Teens love TikTok’s breakout stars, including the pug Noodle (pictured above.)
There's plenty of shifting among teens' favorite brands, with Piper Sandler's latest survey showing significant changes in spending, social media preferences and share of wallet.
Among them: TikTok finally pushes Snap out of first place as the preferred social network, with Instagram continuing to lose favor. Food is making a comeback, taking a great share of wallet. And Russia's invasion of Ukraine leaps into teens’ top political concern, closely followed by the environment and racial justice.
But they are also worried about gas prices -- and if that factor had been combined with inflation, that worry would have ranked in first place.
The Minneapolis-based investment company's twice-yearly survey includes 7,100 kids in its research, evenly distributed across the U.S. and by household income level. Their average age is 16.2.
"Teens continue to spend roughly four hours a day on social media as TikTok surpassed Snapchat as their favorite social media platform for the first time," says senior research analyst Nicole Miller Regan in the report.
Spending rose to $2,367 per year, a 9% increase from a year ago. That's driven by girls spending more on fashion, with clothing purchases up 15% and footwear up 16%. Fashion spending also boosted digital purchases, with 95% of upper-income girls shopping online, versus 91% of boys.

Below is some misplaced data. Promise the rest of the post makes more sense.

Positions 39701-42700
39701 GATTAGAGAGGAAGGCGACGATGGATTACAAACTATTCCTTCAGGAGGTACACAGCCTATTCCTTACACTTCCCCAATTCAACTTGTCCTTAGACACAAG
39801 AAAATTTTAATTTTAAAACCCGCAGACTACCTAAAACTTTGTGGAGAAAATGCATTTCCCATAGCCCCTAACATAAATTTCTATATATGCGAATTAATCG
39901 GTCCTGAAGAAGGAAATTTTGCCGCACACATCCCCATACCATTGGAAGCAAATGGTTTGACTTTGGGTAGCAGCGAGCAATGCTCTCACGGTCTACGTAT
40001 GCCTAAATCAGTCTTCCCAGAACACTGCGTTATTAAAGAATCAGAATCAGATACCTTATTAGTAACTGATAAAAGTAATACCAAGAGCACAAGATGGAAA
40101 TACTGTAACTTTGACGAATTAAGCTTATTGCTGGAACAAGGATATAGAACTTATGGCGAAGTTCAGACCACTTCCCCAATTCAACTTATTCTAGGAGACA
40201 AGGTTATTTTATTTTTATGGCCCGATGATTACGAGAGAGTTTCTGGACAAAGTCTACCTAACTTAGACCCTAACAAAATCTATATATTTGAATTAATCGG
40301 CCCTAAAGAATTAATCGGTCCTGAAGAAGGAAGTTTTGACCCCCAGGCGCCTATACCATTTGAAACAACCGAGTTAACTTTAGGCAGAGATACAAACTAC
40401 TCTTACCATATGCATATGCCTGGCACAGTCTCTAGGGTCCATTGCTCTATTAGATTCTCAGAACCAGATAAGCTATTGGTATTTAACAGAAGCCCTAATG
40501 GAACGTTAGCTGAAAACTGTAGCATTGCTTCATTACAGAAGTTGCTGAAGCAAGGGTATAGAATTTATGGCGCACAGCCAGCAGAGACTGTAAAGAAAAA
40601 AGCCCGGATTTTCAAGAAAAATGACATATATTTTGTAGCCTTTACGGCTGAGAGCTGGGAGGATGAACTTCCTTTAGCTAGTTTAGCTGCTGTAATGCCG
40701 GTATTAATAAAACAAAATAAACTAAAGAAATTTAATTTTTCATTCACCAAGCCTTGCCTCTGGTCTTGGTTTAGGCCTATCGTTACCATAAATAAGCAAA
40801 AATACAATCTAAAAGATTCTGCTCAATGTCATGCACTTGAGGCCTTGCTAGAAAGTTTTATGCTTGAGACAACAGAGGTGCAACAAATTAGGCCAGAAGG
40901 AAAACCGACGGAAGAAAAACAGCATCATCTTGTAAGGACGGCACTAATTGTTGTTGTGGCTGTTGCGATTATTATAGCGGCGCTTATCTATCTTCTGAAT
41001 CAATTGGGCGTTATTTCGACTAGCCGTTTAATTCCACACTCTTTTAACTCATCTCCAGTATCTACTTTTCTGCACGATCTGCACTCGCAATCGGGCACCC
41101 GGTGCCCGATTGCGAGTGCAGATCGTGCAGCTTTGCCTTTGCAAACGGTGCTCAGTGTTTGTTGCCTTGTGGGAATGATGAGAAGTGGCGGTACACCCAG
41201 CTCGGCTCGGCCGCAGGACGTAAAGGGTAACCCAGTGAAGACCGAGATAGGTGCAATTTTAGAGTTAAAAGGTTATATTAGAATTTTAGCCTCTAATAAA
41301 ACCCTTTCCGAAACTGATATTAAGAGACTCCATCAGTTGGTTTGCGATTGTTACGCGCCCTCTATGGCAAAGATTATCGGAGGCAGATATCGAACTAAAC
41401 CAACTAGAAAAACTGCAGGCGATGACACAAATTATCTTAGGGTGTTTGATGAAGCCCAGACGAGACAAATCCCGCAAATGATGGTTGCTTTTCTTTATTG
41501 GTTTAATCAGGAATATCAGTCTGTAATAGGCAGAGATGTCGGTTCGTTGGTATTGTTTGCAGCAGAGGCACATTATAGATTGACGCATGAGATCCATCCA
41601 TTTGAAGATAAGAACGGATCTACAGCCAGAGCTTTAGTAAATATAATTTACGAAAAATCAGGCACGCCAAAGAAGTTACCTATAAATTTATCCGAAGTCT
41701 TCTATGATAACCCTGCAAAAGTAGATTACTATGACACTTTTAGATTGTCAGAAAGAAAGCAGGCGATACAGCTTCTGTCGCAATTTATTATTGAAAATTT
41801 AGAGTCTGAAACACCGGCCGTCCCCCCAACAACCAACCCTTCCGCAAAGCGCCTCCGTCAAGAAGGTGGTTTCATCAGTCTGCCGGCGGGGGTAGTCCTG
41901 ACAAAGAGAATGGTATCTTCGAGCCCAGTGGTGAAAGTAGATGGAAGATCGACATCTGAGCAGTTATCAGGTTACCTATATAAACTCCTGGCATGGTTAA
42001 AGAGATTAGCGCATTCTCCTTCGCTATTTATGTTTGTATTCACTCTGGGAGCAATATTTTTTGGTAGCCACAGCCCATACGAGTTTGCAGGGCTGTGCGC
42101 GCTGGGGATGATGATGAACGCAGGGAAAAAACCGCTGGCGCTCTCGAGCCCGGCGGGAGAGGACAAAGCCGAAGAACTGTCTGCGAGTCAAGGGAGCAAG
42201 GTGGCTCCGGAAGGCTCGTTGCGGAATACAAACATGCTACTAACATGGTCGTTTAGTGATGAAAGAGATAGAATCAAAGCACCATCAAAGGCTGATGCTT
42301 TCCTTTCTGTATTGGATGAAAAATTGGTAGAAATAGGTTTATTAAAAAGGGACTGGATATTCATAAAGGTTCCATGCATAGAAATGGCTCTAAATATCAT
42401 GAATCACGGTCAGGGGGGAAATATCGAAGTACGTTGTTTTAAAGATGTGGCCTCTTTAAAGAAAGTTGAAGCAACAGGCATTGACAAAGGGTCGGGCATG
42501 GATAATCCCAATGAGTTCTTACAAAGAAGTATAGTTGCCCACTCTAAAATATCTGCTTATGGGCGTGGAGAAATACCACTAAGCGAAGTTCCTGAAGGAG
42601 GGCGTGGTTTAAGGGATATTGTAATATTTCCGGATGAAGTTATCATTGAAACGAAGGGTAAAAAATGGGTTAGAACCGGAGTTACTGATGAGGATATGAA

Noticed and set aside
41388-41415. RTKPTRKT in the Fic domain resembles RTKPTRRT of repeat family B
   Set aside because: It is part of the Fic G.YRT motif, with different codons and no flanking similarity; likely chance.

The low unemployment rate translates into more job opportunities, with 39% of teens reporting that they've got a part-time job. That's up from 38% last fall and 33% in the year-ago survey. And they're thrifting more, with 46% of teens saying they've purchased used items and 56% saying they have sold something secondhand.
And while Amazon is still named the top online shopping destination at 53%, the survey finds that it's fallen from a 47% share to 35% among upper-income girls.
Nike reigns as the No. 1 brand across the board for apparel and footwear. Converse pushes Vans out of second place.
The preference for Nike among girls hit a new high, as did Lululemon. And 44% of all upper-income teens say they prefer "athletic" apparel, the highest since 2017.
While beauty spending remains about the same, more girls say they use makeup each day. For the first time, e.l.f. took the top spot among beauty brands, bumping Maybelline out of position.